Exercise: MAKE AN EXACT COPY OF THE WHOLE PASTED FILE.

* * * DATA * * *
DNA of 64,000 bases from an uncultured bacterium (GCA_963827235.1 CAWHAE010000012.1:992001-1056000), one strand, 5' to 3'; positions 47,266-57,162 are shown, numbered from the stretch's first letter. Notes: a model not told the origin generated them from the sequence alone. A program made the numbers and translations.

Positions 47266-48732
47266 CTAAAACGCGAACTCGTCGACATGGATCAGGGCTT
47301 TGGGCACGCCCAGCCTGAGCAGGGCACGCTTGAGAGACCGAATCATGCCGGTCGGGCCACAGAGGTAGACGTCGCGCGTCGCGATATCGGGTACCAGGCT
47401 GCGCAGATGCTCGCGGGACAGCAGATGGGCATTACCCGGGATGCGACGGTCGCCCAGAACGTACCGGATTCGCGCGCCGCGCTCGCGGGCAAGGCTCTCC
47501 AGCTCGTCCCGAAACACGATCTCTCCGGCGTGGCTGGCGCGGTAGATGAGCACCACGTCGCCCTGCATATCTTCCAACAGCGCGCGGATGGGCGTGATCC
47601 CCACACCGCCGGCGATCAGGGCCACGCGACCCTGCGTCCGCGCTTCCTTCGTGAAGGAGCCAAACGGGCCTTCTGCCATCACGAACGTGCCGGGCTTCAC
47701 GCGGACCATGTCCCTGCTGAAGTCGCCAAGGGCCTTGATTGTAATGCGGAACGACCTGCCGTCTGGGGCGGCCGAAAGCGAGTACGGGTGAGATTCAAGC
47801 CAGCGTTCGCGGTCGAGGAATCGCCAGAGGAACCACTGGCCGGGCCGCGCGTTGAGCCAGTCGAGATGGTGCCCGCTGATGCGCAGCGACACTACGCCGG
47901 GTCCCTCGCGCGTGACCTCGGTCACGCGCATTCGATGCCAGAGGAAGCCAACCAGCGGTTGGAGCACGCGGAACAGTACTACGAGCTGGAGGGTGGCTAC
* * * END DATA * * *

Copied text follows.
DNA of 64,000 bases from an uncultured bacterium (GCA_963827235.1 CAWHAE010000012.1:992001-1056000), one strand, 5' to 3'; positions 47,266-57,162 are shown, numbered from the stretch's first letter. Notes: a model not told the origin generated them from the sequence alone. A program made the numbers and translations.

Positions 47266-48732
47266 CTAAAACGCGAACTCGTCGACATGGATCAGGGCTT
47301 TGGGCACGCCCAGCCTGAGCAGGGCACGCTTGAGAGACCGAATCATGCCGGTCGGGCCACAGAGGTAGACGTCGCGCGTCGCGATATCGGGTACCAGGCT
47401 GCGCAGATGCTCGCGGGACAGCAGATGGGCATTACCCGGGATGCGACGGTCGCCCAGAACGTACCGGATTCGCGCGCCGCGCTCGCGGGCAAGGCTCTCC
47501 AGCTCGTCCCGAAACACGATCTCTCCGGCGTGGCTGGCGCGGTAGATGAGCACCACGTCGCCCTGCATATCTTCCAACAGCGCGCGGATGGGCGTGATCC
47601 CCACACCGCCGGCGATCAGGGCCACGCGACCCTGCGTCCGCGCTTCCTTCGTGAAGGAGCCAAACGGGCCTTCTGCCATCACGAACGTGCCGGGCTTCAC
47701 GCGGACCATGTCCCTGCTGAAGTCGCCAAGGGCCTTGATTGTAATGCGGAACGACCTGCCGTCTGGGGCGGCCGAAAGCGAGTACGGGTGAGATTCAAGC
47801 CAGCGTTCGCGGTCGAGGAATCGCCAGAGGAACCACTGGCCGGGCCGCGCGTTGAGCCAGTCGAGATGGTGCCCGCTGATGCGCAGCGACACTACGCCGG
47901 GTCCCTCGCGCGTGACCTCGGTCACGCGCATTCGATGCCAGAGGAAGCCAACCAGCGGTTGGAGCACGCGGAACAGTACTACGAGCTGGAGGGTGGCTAC